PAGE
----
Processing lots at one time

Discussion in 'Meat Birds ETC' started by PotterWatch, Sep 12, 2009.

  1. PotterWatch

    PotterWatch My Patronus is a Chicken

    Apr 22, 2008
    I have been asked by a local CSA farm if I would be able to help them process their excess of roosters. It would be done as kind of a workshop to teach others how it is done. I have processed my own birds before, but not very many and I made it clear that I am not fantastic at it but at least I know the basics. Are there any tips that would be helpful when processing around 50 birds at one time? For a killing cone, I have been using a traffic cone that I cut the end off of to make it short enough. Does someone have an easy (and cheap!) way to make several cones that work better than traffic cones? Would there be a better way of doing it than using a cone? Thanks for any help!
  2. kingmt

    kingmt Chillin' With My Peeps

    May 1, 2009
    Mason WV
    It depends on how big the birds are. I used a 1 gal. juice bottle for most birds but the biggest Cornish X didn't fit. You can also tie a string around the wings or tape them & hang them by the feet. You could just cut the neck & let them run if you don't care about the mess. The cones are the best way though.

    Two or three cones would move them pretty fast though. So why do you need a bunch of cones?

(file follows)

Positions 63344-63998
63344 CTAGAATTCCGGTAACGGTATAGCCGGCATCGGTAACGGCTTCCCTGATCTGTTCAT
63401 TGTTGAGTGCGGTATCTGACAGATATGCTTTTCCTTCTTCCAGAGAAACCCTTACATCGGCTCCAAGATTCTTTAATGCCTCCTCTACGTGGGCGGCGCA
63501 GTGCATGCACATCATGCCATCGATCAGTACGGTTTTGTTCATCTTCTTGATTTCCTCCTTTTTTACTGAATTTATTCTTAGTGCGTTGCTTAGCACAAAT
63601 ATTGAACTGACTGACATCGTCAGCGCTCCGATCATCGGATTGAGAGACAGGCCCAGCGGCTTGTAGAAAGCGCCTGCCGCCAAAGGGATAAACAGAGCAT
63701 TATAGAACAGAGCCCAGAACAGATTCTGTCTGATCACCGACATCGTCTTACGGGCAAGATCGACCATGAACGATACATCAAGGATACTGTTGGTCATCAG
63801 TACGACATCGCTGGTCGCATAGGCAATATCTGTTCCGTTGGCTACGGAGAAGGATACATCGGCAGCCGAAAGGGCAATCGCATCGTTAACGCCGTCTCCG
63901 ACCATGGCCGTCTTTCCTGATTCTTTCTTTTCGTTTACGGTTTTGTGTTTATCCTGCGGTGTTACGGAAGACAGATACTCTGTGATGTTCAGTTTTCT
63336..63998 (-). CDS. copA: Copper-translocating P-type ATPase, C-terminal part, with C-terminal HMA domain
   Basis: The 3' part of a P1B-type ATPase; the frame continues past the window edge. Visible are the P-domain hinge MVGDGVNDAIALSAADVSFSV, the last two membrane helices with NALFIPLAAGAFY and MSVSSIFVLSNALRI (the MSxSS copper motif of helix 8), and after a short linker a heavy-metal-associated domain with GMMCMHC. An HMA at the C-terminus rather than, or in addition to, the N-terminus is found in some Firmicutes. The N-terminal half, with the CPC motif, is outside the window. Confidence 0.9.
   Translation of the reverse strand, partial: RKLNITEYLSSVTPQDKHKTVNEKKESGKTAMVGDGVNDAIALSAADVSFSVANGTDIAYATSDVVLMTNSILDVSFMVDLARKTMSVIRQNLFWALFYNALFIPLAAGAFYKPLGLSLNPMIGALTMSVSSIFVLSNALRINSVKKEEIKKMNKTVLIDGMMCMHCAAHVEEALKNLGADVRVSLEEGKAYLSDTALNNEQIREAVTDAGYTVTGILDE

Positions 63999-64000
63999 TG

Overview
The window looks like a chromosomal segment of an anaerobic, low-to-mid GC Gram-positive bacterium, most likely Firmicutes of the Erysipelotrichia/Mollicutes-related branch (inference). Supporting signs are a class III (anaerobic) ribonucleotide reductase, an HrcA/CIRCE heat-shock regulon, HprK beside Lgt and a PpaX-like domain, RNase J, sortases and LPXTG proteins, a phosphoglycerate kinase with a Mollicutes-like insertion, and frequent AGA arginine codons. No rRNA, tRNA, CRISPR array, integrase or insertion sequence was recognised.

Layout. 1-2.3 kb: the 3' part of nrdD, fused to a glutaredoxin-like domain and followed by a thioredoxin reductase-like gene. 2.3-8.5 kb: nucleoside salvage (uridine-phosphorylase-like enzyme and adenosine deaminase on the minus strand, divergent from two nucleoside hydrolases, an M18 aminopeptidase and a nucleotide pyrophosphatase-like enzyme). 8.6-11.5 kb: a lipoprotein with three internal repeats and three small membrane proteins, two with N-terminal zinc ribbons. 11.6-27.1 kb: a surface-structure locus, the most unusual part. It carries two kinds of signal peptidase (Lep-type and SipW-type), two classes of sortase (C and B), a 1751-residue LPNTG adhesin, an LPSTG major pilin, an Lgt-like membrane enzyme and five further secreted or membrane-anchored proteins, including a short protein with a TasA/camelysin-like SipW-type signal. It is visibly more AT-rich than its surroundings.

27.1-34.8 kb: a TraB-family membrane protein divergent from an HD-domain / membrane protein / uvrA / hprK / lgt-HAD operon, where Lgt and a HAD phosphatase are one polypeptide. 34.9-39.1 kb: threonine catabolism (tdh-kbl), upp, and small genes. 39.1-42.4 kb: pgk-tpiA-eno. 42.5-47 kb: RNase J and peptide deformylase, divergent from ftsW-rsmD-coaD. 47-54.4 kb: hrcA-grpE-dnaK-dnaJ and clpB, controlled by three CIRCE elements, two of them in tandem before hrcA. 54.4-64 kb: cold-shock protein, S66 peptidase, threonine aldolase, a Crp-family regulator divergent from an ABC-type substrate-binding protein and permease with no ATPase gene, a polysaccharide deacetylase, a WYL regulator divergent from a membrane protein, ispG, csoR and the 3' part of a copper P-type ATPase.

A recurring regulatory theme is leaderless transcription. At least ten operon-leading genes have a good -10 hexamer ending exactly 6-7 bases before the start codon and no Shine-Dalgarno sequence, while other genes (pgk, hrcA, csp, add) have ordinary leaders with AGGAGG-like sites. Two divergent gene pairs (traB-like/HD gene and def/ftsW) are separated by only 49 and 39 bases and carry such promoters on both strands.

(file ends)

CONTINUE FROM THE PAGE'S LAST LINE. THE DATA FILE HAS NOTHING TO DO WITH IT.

3. hildymarie

    hildymarie Out Of The Brooder

    May 13, 2009
    da UP of Michigan
    We used a clothes line, it is a metal one actually made of high tensile wire fencing. I would imagine you can set up some sort of rack to serve the same purpose. An old long metal coat rack maybe? You only need to have a few hanging at any one time. Once you have your chicken upside down, tie its legs together then to the line. Used plastic bailing twine works great for this. One person can hold chicken steady and wings together while the other holds its head and does the neck slice, both continueing to hold for a couple of minutes. Once you have a good stream going and it starts slowing you can do the count of three and both persons step away very quickly in case there is any flap left in the bird. I dont know if regular chickens are as strong as our pteridactyls were but if you didnt step away from these ones when they flapped, you nearly got bruised.